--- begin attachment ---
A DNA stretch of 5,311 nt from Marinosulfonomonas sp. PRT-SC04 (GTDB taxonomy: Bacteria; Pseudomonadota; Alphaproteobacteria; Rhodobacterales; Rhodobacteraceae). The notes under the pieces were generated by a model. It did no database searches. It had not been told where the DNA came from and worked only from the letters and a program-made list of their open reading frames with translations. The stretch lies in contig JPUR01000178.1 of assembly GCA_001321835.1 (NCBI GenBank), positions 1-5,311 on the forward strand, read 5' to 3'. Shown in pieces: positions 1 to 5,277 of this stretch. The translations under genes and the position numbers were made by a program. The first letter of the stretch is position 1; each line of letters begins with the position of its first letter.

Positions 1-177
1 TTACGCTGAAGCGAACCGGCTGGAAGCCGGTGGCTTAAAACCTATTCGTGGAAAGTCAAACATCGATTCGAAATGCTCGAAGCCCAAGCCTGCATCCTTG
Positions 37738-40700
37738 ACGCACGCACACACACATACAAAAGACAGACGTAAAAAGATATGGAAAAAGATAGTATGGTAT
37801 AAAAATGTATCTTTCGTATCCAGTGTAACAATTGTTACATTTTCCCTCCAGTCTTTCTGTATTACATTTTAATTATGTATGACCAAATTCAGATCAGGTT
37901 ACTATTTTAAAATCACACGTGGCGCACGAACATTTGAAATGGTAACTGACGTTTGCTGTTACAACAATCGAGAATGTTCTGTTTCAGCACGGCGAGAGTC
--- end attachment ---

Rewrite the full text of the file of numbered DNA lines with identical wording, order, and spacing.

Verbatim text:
A DNA stretch of 5,311 nt from Marinosulfonomonas sp. PRT-SC04 (GTDB taxonomy: Bacteria; Pseudomonadota; Alphaproteobacteria; Rhodobacterales; Rhodobacteraceae). The notes under the pieces were generated by a model. It did no database searches. It had not been told where the DNA came from and worked only from the letters and a program-made list of their open reading frames with translations. The stretch lies in contig JPUR01000178.1 of assembly GCA_001321835.1 (NCBI GenBank), positions 1-5,311 on the forward strand, read 5' to 3'. Shown in pieces: positions 1 to 5,277 of this stretch. The translations under genes and the position numbers were made by a program. The first letter of the stretch is position 1; each line of letters begins with the position of its first letter.

Positions 1-177
1 TTACGCTGAAGCGAACCGGCTGGAAGCCGGTGGCTTAAAACCTATTCGTGGAAAGTCAAACATCGATTCGAAATGCTCGAAGCCCAAGCCTGCATCCTTG
Positions 37738-40700
37738 ACGCACGCACACACACATACAAAAGACAGACGTAAAAAGATATGGAAAAAGATAGTATGGTAT
37801 AAAAATGTATCTTTCGTATCCAGTGTAACAATTGTTACATTTTCCCTCCAGTCTTTCTGTATTACATTTTAATTATGTATGACCAAATTCAGATCAGGTT
37901 ACTATTTTAAAATCACACGTGGCGCACGAACATTTGAAATGGTAACTGACGTTTGCTGTTACAACAATCGAGAATGTTCTGTTTCAGCACGGCGAGAGTC